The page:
Lviv 1934: Through the Lens of American Explorer Louise Arner Boyd

Louise Arner Boyd (1887-1972) was an American explorer of Greenland and the Arctic, who wrote extensively of her explorations, and in 1955 became the first woman to fly over the North Pole privately chartering a DC-4 and crew that included aviation pioneer Thor Solberg.

In August 1934, after being elected as a delegate to the International Geographical Congress in Warsaw, Poland, Louise set out on a three-month journey across the countryside of Poland photographing and recording the customs, dress, economy and culture of the many ethnic Poles, Ukrainians, Belarusians, and Lithuanians. The journey, by car, rail, boat and on foot took her first from Lviv to Kovel, through Belarus, and finally to Vilnius. Her travel narrative was supplemented with over 500 photographs and published by the American Geographical Society in 1937 as Polish Countrysides (from Wikipedia).

Louise’s photos from Western Ukraine, in particular from Lviv, are available on the website of the University of Wisconsin-Milwaukee.

   

5 thoughts on “Lviv 1934: Through the Lens of American Explorer Louise Arner Boyd

  1. My father Joseph Margel, and grandfather, Mordechai Markus Margel had a butcher store and house on Sosnowa St. 20. Do you have any pictures of the market and stores in that area!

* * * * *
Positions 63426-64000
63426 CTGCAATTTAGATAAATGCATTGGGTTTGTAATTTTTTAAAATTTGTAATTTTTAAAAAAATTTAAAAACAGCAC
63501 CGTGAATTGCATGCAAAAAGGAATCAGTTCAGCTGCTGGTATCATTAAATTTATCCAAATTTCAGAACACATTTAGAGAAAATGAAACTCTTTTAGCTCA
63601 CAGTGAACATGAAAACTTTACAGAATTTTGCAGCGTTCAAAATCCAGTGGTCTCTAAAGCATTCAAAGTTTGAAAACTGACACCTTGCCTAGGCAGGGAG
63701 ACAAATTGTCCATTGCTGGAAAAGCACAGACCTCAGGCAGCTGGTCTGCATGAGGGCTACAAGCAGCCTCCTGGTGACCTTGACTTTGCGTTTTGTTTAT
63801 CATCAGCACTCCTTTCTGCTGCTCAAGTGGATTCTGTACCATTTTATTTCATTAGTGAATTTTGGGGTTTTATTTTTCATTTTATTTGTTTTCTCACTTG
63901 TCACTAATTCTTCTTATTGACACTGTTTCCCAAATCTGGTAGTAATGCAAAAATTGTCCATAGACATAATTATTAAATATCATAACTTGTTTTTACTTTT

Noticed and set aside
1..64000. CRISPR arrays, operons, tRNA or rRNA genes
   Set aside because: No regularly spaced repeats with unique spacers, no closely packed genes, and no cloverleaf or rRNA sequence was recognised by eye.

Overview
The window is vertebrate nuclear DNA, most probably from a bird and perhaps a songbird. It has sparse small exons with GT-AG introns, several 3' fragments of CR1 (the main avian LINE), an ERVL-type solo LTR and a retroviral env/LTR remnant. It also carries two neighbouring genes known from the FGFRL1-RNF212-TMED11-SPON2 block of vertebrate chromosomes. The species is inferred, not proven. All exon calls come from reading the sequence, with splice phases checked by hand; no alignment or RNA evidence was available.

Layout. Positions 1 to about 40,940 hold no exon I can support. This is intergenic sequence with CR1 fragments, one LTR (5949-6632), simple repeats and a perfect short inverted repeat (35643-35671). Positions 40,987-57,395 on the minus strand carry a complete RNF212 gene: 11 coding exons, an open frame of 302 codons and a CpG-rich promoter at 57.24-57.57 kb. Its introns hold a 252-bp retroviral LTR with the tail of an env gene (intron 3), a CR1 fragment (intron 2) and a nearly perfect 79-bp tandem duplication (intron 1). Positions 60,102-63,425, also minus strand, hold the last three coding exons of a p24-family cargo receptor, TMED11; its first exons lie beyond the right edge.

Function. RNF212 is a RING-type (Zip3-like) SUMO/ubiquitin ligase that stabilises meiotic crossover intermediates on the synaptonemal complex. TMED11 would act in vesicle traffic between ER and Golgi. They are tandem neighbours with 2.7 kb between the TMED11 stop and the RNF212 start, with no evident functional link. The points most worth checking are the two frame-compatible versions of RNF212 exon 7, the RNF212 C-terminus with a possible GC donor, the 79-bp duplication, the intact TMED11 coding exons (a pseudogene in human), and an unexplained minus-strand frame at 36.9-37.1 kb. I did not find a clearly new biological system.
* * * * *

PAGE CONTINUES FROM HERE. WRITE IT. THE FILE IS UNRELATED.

2. What a wonderful site and article! Many thanks for including these images taken by the American Arctic explorer Louise Arner Boyd (1887-1972). Her 1934 journey to what was then Poland was recounted in full in her book entitled, “Polish Countrysides” which was published by the American Geographical Society in 1936. Although it is now out of print, it is available through various booksellers. Those wanting to learn more about this remarkable explorer may be interested in my recent book. “The Polar Adventures of a Rich American Dame A Life of Louise Arner Boyd” (Dundurn Press, 2017) is the first comprehensive biography of Miss Boyd and is based on over twelve years of research and writing.

      1. Thank you, Areta. I’m really pleased that this website highlights one aspect of the work of Arctic explorer Louise Arner Boyd. She was a very keen, largely self-taught photographer and her photographs from her book “Polish Countrysides” reflect her curiosity about the relationship between people and their environments. The original images from this trip are carefully preserved at the University of Wisconsin- Milwaukee and can be viewed online.

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